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I am going to tell you a story. This is the tale of a thoroughbred racehorse. A magnificent, sentient being that I'm going to offer the promise of a happy future. 

On a sunny spring morning I was leaning against the rail at Golden Gate Fields watching the thoroughbreds exercise. A small grey colt caught my eye because he trotted around the track like he owned it. I remarked on his amazing presence to a woman sitting near me, to find she was his owner. Armed with his name, I was able to follow his racing career. He started strong, always trying hard in high-class races, but over time, declined in both his performance and type of races run. During this time I also visited him in his barn. He is truly gorgeous, also sweet, calm and affectionate.

In November, I noticed he had a publish workout at an Arizona track. I asked a friend at that track if she could find him. She did and sent his photo. She also let me know that he was to be run in a claiming (sales) race this next weekend and a lot of people would be trying to buy him. Not all are good people. Once claimed he would be gone. He was somebody's baby if he went into that race he would just be a cheap claiming horse. I weep knowing the difference.

I am a professional trainer/instructor with three decades of experience mostly with off-track thoroughbreds. I have followed this horse for nearly four years. He is truly special. Since learning of the impending race, I  thought of nothing other than saving him.

 

I made it happen. With a lot of help from friends and supporters, the Falcon is secure and living a very happy life.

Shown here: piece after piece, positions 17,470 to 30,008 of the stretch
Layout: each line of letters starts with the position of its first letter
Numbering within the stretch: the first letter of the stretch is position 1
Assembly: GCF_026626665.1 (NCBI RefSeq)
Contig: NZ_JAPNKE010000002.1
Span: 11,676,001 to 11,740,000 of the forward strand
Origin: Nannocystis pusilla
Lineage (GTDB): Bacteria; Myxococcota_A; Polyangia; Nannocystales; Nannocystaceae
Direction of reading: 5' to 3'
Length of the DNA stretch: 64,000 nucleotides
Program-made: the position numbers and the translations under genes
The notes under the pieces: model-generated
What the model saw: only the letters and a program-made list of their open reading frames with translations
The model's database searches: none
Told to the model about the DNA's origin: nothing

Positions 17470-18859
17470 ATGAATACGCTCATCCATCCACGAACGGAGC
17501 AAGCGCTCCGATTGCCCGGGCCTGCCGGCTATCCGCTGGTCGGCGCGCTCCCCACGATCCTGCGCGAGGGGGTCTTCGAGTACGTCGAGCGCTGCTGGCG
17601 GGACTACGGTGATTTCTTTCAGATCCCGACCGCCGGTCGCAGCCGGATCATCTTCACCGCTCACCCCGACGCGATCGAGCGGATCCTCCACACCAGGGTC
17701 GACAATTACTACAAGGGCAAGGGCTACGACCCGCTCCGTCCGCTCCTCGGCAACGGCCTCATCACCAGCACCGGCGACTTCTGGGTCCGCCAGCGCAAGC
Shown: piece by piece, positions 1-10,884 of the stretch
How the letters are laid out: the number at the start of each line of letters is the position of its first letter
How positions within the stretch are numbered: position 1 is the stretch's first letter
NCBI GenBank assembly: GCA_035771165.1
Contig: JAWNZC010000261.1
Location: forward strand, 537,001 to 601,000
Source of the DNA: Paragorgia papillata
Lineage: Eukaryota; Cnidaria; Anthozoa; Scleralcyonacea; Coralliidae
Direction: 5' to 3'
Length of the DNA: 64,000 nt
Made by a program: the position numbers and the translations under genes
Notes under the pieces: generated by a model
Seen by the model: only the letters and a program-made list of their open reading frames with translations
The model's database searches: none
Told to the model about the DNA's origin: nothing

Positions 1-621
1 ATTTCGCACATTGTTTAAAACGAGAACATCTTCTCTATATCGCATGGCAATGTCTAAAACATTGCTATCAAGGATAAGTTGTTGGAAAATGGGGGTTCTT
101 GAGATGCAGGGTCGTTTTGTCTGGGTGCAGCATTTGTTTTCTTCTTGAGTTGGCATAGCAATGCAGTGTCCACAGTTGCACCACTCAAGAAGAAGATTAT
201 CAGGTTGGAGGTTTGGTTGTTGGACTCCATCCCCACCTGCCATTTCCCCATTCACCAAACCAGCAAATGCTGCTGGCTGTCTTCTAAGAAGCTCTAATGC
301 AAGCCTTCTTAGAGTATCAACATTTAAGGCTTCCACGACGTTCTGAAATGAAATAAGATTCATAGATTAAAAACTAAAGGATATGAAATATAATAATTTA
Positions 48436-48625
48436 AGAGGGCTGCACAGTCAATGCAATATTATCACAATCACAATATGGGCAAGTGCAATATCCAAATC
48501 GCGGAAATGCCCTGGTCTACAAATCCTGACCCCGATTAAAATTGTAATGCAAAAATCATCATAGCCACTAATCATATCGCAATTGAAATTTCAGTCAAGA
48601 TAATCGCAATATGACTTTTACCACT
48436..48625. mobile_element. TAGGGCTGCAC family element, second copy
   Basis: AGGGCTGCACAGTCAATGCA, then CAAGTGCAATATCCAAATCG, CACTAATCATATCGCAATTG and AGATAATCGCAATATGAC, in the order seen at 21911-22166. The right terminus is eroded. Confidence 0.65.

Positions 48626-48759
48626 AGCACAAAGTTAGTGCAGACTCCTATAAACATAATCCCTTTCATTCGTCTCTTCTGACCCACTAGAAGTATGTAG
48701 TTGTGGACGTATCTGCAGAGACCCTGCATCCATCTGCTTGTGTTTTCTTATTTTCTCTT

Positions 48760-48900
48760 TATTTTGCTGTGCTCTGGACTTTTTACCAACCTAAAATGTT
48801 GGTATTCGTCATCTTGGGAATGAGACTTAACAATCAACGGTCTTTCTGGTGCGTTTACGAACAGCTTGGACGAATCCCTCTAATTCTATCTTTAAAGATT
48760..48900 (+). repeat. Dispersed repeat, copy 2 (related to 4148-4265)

Upon completion of the sale, exchange of funds and papers,

I went to say hello to my new partner. There were no words.

The decision has been made! I have chosen to enter the Retired Racehorse Project Makeover with White Falcon for 2020.

I have received tons of encouragement from friends and clients. I feel I have the perfect horse and if not now, when. This will be the reason that I need to push myself to get out into the world, no matter how much I love it up on my hill!

The application has been submitted and all supporting documentation is in the hands of the decision makers. They have until Feb 15, 2020 to let me know if I am in.

This is the wonderful story I received from The Falcon's former owner. I found it so touching and perfect that I want to share.
"White Falcon,"
I was privileged to work with a zoo vet ... started working for him when 12
The zoo had lots of birds of prey they rehabilitated and had on display
A very rare young male Gyrfalcon
(Commonly known as White Falcons) stole my heart.
We put his broken wing back together and used feathers molted from other falcons to build a useful wing for him
He was a bit small but perfectly beautiful creature and very affectionate